Relying on past cases, including the Ninth Circuit Court of Appeal’s 2000 decision in Balcorta v. Twentieth Century-Fox Film Corp. (9th Cir. 2000) 208 F.3d 1102, the Supreme Court rejected the Giants’ federal preemption defense.  The Court stated that not every claim that requires resort to the language in a labor-management agreement is necessarily preempted, and that this is particularly the case when the meaning of the contract is not in dispute.  The case at hand did not involve a dispute over the terms of the agreement that required a court to interpret them, and preemption could not be found based only on the fact that interpretation of the contract terms was required to determine the validity of the employer’s defense. Instead, because the legal character of the claim relied on a state law right that was not substantially dependent on the contract’s terms, the employee was permitted to proceed in court with his unpaid wages and waiting time penalty claim.

The Melendez case confirms the important principle that unless a claim under a statutory law is expressly made the subject of an agreement to arbitrate under a union agreement, or is clearly and unmistakably provided for in the arbitration clause of the agreement, such a claim may proceed even though the employer’s factual and legal defenses to the claim are based on the provisions of the agreement.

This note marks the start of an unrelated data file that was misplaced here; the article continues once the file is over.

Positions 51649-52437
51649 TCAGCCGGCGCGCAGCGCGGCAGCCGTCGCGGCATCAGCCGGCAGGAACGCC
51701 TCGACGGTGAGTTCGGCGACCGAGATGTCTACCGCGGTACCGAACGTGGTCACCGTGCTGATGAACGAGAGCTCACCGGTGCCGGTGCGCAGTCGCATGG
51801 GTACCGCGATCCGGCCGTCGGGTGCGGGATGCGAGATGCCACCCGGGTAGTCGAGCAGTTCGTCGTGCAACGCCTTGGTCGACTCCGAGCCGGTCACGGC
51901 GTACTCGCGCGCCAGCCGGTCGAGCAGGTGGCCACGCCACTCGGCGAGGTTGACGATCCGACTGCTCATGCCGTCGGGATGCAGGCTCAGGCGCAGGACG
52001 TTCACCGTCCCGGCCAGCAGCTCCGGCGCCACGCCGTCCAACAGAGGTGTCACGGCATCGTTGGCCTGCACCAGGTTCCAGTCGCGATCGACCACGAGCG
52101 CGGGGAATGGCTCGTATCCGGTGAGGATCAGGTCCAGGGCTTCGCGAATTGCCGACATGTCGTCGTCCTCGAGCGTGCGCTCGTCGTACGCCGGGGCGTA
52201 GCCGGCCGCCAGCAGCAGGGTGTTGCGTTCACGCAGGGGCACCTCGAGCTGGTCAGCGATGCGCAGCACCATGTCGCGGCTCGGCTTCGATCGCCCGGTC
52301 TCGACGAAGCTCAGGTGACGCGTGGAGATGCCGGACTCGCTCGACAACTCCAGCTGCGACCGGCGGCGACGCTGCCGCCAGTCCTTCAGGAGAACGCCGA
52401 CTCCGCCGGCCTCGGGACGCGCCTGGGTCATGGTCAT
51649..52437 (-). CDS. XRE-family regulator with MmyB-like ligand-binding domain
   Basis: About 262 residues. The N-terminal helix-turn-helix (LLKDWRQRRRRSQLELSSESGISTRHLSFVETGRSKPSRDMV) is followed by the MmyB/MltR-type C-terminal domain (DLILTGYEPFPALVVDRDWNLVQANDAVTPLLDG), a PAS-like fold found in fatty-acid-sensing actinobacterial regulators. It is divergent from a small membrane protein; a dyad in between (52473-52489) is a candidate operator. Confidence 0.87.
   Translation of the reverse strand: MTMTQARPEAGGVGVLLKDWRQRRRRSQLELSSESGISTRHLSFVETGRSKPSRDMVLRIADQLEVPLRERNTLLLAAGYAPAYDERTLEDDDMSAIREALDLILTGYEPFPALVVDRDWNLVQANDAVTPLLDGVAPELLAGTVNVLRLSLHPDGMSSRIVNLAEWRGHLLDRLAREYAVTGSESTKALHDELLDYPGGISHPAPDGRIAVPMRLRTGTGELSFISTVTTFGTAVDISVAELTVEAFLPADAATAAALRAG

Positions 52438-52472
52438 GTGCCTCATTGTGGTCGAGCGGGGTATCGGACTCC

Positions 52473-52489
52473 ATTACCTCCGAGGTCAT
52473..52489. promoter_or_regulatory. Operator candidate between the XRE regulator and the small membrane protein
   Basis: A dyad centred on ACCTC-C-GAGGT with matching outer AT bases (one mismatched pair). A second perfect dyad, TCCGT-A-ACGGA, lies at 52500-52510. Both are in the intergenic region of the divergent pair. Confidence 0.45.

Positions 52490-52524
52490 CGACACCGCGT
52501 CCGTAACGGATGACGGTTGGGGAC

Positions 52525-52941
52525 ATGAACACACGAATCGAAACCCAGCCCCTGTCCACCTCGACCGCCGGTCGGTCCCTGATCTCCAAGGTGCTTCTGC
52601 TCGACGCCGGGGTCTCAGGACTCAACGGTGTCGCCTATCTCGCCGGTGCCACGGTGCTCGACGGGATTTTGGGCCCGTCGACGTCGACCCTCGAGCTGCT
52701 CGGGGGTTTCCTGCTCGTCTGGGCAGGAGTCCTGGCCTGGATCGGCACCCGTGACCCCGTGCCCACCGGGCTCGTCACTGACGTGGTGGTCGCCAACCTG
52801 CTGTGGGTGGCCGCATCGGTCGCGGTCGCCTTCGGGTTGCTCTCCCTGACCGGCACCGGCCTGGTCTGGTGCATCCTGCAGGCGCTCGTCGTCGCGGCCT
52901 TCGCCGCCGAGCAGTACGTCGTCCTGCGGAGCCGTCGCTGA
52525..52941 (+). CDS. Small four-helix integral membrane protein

Clients with questions regarding this case or arbitration and grievance procedures in collective bargaining agreements may contact the author or their usual labor law counsel at Atkinson, Andelson, Loya, Ruud & Romo.

On June 25, 2018, a California court of appeal offered employers who use rounding systems to calculate employee payroll a reassuring ruling, approving a policy that rounded employee’s time to the nearest quarter hour. In AHMC Healthcare, Inc. v Superior Court (2018) No. B285655, the issue arose out of AHMC Healthcare’s use of a payroll system that automatically rounded employee hours up or down to the nearest quarter hour prior to calculating wages and issuing paychecks (instead of using the employee’s exact check-in and check-out times). Emilio Letona and Jacquelyn Abeyta, both employees of AHMC Healthcare, brought a class-action suit against AHMC Healthcare, Inc. for failure to pay wages and failure to furnish timely and accurate wage statements. The plaintiffs claimed this rounding system was in direct violation of the Labor Code, and presented evidence of time records from San Gabriel Valley Medical Center L.P. (where Letona was employed) and AHMC Anaheim Regional Medical Center L.P. (where Abeyta was employed).